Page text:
My reaction is not without reason. Those who preach such things, while likely from good motives ,can have a devastating effect on Christians investment in advancing God’s kingdom of earth. After all, why polish brass on a sinking ship?
So, I would like to posit a possibility for you to consider: What if Jesus doesn’t return for 500,000 years?
Is that so unthinkable? Why would Jesus have told parables about the ten virgins unless He was not going to return for a very long time? And if your initial response is “Jesus said he was returning ‘soon,'” – if it means 2,000 years, it could just as easily mean 500,000 years. “Soon” is not 2,000 years in any human’s vocabulary. “Yes,” you say, “but to God a day is as a thousand years.” Yes, to God it is, but when Jesus said He was returning soon, He was talking to men. It would make no sense to give men a timetable using metrics that meant nothing to them.
In part I and part II of this series, I built on the premise that Jesus used the metaphor of the kingdom to describe His rule because the concept of the earthly kingdom was the thing most like Jesus’ rule.
I suggested we could look at earthly kingdoms and where their characteristics aligned with the Bible’s descriptions of the kingdom of God, we could learn something about the kingdom of God. In the first two posts, I built on this premise with the issue of sovereignty. Here I address the issues of territorial sovereignty and royal lineage.
Territorial Sovereignty. Like earthly kings, Jesus’ sovereignty is complete and coextensive with the jurisdiction of His kingdom. Jesus’ sovereignty is not limited to a particular area but includes the entire natural realm and spiritual realm. All authority in heaven and on earth has been given to Jesus. (Matt. 28:18). As a result, Jesus has authority over the demons that dwell in the spiritual realm (Luke 4:36) and all the humans who dwell on the earth. (John 17:2). It makes sense that all authority in the spiritual realm and natural realm would be given to Jesus, because without it He would not be able to fulfill His role as King throughout His entire jurisdiction.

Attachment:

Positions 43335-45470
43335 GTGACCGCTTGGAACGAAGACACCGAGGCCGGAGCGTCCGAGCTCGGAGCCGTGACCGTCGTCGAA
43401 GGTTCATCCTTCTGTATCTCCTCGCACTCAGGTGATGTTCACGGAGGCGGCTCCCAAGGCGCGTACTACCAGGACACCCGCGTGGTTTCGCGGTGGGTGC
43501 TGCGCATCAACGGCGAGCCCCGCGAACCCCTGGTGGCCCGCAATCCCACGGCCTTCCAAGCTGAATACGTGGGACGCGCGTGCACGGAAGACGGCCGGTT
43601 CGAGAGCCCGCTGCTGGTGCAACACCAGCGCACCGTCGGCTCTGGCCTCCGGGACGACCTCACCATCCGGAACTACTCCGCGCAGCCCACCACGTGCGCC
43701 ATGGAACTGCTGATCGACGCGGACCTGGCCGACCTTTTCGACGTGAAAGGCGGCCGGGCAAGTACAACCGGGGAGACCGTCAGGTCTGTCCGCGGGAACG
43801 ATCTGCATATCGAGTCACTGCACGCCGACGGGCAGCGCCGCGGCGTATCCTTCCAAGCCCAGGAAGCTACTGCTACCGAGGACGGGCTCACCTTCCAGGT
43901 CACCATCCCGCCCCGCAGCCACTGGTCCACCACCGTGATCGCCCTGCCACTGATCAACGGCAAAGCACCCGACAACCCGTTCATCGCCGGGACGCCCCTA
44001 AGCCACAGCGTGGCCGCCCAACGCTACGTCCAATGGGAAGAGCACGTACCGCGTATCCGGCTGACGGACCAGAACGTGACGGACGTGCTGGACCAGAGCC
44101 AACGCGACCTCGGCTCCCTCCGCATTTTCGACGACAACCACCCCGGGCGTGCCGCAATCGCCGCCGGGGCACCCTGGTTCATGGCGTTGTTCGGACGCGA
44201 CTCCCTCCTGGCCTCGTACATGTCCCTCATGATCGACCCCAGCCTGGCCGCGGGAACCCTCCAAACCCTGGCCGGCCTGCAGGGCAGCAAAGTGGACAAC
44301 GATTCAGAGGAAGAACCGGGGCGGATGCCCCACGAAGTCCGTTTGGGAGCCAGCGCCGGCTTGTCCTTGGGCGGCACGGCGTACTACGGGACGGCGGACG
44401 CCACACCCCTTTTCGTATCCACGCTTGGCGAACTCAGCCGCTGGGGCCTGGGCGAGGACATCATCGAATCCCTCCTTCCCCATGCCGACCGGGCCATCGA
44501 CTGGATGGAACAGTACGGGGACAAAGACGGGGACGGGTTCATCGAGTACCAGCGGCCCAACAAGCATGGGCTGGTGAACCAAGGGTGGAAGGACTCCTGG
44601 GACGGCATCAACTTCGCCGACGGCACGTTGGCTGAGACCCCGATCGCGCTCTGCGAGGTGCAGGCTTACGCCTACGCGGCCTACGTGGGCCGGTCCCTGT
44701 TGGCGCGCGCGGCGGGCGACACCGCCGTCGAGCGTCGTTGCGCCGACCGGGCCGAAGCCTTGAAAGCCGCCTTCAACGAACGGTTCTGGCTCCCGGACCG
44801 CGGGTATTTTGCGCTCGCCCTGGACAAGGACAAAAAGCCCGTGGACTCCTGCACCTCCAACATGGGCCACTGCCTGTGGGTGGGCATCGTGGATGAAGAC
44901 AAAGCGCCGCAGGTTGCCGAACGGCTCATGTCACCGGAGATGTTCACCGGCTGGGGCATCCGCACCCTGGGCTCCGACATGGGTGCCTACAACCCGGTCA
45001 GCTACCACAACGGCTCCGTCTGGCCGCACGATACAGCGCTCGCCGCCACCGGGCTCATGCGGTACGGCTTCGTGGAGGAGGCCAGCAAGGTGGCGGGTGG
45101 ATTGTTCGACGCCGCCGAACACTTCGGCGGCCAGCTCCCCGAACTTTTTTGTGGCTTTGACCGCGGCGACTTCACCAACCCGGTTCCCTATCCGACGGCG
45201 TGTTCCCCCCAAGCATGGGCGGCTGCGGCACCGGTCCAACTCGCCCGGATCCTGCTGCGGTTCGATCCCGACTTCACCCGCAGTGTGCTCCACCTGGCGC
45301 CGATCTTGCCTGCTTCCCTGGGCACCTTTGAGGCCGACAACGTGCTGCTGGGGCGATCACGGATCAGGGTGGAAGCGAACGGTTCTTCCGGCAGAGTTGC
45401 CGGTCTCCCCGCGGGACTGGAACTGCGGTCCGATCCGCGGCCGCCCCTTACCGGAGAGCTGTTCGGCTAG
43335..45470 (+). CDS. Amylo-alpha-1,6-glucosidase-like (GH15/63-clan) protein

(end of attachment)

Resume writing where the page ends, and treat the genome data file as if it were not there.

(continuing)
In reading the Book of Daniel, I was reminded of a misconception I used to have about something Jesus told His disciples in the last days of His earthly ministry.
In Matthew 24 Jesus is warning His disciples about the catastrophic events that will happen in Israel within a generation (Matthew 24:34), which by Jewish reckoning was 40 years.
Jesus said that after the tribulation of those days the sign of the Son of Man will appear and “they will see the Son of Man coming on the clouds of the sky with power and great glory.” (Matthew 24:30). Jesus is talking about His coming to earth right? Actually, no.
Like many Americans, this past Monday I gathered with others outside to experience the eclipse.
Where I live, we only had about a 75% eclipse, but it was still interesting to watch it get semi-dark in the middle of any otherwise sunny day.
As you know if you have been following this blog, three weeks ago, The Wife and I returned from our Reformation Tour in Prague and Germany.
While there, I had started reading the letters of Jan Hus. While I was on the treadmill yesterday I was getting toward the end of his letters and came to the point in his life where he was jailed in Constance, Germany and was getting ready to make his first defense before Sigismund, King of Germany, just a month before he would be burned at the stake. In introducing the letter Hus wrote that day, the editor mentioned that:
“On the 7th Hus was again brought before the Council. The friary was surrounded by the town guard, and at an early hour the Council assembled for Mass. While this ritual was proceeding the sun was eclipsed, to the consternation of all. An hour later, about 8 A.M., Hus was brought before before the court.” Continue reading “When an Eclipse Meant Something”
The answer is found in Old Testament prophecy, confirmed by Jesus, and reconfirmed by the Apostle Paul.
In around 600 BC, Daniel interpreted a dream of Babylonian ruler, Nebuchednezzar.
Daniel said the dream concerned four kingdoms.
The first was the Babylonian Empire, which Daniel said would be followed by a second (the Medo-Persian Empire) and a third kingdom (the Greek Empire).
It was in the days of the fourth kingdom though (the Roman Empire), that Daniel said, “In the days of those kings, the God of heaven will set up a kingdom and that kingdom will never be destroyed.” Daniel 2:44. That means that God established the kingdom of God on earth sometime between 27 B.C. (the beginning of the Roman Empire) and 476 A.D. (its end). Continue reading “Six Kingdom Questions: Part 4”